The book Toxic Charity shares:
“When you give once you illicit appreciation. Give a second time you create anticipation. Give a third time and you create expectation. You give a fourth time, you create entitlement. You give a fifth time, you create dependency.”
I cannot express in words how tragically true we have found this to be in Haiti. But why? It doesn’t make sense? Or does it? It is difficult to relate to others what we cannot relate to ourselves. I know this quote is referring to the negative contributions of foreign aid. I know I can’t relate to what its like to be a black man in America or a single mom living in a banana leaf hut in Haiti. I know the circumstances we struggle with are different. However, I have seen and believe that the struggle within and for our sin filled heart’s response is the same. If I’m claiming this, I suppose I better apply it personally. So I asked myself the following. When God leads people to serve and give to us in various ways do I stay in a place of appreciation? How often after receiving a gift have I quickly anticipated that another favor is to follow? If provision continues how easily do I come to expect it and want more of it? When something awful happens what is my response? Is my contentment dependent upon circumstance? Or can I truly say my dependency is in Christ alone? If I’m being honest, I’m just like my Haitian neighbors and the Israelites walking through the desert. God gives freedom. I want Egypt. God gives manna. I want meat. God gives meat. I want ____(fill in the blank). The struggle continues.
How often do I forget about the years we sought refuge from the heat huddled with our children on the moonlit balcony fighting off mosquitoes and reading missionary biographies of similar struggles with only a flashlight for light. I used to be really thankful for flashlights. God then graciously provides a generator after three years. Not more than a few weeks later I had easily accustomed once again to having almost 24/7 electricity. All of a sudden I find myself in a wild entitlement fit of rage when my fan stops working and the boy we sent to buy gas for the generator is taking too long. How does that happen so fast? Was I better off without the fan? Is the acquisition of a generator really the root of creating my entitlement to a fan problem? I will say there is something to living the simple life. I see many others reaching for the SIMPLIFY notion as well. There are whole television shows devoted to demonstrate how much better it is to live in a Tiny House. I used to buy into this. The stuff is the problem. Get rid of the stuff. Have another garage sale. Send your old clothes to someone that needs them in Haiti. (I’m just kidding. Please don’t do that last thing I said.) I’m not saying good things can’t come from living simply. My Haitian metal artisan friends made me a sign that says, “Live Simply So That Others Can Simply Live” which is one reason we are on the verge of once again selling most our stuff to downsize our lives. But this time I know that having less or different stuff doesn’t eliminate the struggle. The stuff only masks it and makes the root of the issue harder to identify.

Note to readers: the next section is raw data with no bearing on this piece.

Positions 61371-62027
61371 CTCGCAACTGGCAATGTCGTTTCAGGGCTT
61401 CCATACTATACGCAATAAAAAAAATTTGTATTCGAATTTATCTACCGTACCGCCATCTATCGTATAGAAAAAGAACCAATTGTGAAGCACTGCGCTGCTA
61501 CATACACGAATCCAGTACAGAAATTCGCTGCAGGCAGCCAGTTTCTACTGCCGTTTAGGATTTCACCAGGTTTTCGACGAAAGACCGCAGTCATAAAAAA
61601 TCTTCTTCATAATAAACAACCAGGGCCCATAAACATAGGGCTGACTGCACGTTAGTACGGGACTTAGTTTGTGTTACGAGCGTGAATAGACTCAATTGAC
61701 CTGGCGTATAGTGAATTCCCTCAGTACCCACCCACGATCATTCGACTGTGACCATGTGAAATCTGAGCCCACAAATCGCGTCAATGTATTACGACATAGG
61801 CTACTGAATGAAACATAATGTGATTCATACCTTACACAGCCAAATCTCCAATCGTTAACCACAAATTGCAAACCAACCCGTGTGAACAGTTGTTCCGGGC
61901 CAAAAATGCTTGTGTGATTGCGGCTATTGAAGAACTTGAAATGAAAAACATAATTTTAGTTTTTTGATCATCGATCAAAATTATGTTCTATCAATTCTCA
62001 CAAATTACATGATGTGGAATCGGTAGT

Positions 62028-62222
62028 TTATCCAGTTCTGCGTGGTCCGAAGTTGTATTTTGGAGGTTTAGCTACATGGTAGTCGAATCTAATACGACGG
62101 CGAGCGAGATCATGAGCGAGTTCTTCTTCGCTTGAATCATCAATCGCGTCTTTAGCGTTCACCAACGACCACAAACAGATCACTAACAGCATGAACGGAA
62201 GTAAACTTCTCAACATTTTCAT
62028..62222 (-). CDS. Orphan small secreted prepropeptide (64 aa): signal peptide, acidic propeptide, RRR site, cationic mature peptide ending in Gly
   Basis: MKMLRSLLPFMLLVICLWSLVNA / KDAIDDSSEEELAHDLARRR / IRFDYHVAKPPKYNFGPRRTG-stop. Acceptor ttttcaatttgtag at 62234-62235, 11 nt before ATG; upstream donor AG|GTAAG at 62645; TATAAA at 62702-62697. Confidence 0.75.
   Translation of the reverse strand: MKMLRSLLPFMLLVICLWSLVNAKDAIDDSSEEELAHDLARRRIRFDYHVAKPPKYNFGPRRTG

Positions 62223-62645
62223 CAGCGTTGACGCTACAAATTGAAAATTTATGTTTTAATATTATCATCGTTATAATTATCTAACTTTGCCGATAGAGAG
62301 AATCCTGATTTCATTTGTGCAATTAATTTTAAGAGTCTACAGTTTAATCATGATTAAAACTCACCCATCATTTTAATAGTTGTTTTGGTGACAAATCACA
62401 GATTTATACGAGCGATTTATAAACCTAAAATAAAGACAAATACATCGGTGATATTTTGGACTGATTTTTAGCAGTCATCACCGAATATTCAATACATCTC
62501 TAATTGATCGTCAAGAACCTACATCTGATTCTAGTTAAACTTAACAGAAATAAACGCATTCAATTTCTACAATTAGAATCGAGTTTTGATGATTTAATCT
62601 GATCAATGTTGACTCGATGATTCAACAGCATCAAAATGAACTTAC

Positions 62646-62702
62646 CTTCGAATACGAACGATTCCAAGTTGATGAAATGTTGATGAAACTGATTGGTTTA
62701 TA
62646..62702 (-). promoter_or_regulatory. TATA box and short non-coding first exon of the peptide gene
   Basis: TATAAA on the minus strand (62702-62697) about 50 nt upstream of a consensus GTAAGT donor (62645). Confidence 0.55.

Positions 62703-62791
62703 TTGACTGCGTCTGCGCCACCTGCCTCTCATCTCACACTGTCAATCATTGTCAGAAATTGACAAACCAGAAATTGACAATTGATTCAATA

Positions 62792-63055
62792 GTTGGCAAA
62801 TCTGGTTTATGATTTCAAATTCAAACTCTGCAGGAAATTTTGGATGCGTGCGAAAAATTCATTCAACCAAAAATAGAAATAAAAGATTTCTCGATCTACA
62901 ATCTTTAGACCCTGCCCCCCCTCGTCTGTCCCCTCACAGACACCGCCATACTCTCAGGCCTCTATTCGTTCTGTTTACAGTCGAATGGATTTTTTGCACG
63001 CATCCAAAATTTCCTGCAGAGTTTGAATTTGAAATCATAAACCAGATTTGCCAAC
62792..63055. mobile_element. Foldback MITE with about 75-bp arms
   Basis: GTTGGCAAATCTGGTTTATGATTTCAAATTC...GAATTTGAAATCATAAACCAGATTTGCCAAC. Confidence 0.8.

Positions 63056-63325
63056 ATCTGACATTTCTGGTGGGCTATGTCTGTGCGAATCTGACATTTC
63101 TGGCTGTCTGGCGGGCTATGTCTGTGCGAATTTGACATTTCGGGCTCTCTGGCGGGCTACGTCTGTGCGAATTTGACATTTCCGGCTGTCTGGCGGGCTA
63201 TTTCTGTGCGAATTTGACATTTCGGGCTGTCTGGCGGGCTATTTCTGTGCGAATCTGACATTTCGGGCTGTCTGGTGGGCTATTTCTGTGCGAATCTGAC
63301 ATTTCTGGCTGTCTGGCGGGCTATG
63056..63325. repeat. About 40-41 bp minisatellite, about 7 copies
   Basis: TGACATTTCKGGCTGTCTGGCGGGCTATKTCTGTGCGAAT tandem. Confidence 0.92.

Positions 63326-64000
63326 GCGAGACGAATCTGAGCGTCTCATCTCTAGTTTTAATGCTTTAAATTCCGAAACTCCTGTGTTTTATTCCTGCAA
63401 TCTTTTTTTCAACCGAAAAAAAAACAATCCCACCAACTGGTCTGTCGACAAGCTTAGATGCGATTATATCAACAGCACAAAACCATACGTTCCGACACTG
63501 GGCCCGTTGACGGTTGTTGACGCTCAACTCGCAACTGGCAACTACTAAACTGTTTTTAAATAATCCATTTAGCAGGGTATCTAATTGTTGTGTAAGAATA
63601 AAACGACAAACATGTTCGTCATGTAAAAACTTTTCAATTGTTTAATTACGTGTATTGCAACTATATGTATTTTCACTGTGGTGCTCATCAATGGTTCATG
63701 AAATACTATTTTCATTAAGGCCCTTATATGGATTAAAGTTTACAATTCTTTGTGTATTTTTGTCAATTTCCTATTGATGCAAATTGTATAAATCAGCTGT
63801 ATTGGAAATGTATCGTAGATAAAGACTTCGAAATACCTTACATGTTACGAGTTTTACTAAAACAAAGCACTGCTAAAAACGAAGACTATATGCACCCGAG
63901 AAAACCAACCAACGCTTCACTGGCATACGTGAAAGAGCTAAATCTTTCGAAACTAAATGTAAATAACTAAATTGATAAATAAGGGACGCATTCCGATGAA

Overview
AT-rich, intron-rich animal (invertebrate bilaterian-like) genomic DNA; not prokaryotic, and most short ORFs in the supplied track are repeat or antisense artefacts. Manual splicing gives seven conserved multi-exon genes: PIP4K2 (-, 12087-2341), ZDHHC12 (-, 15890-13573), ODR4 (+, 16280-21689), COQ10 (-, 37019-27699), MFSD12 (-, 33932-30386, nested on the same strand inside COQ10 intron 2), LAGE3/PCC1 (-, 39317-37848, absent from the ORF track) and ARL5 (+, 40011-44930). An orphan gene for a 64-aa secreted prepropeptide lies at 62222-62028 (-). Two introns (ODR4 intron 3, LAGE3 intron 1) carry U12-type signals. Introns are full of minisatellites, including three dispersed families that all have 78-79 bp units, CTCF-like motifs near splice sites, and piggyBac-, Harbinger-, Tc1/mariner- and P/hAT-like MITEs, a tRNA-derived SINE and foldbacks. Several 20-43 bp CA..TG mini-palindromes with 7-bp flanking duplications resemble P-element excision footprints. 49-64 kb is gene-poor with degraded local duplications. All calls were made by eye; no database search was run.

We live in a world that tries to blame our struggle on stuff and mostly on each other based on different perspectives. Lord knows those are all over the news these days. I hope you still have friends on both sides of the current political crazy. I’m thankful to have kept mine thus far whether or not I agree with their perspectives. It helps me to remember that we share the same struggle. We will never be content with how the world is running unless we find our contentment in Who is truly running the world.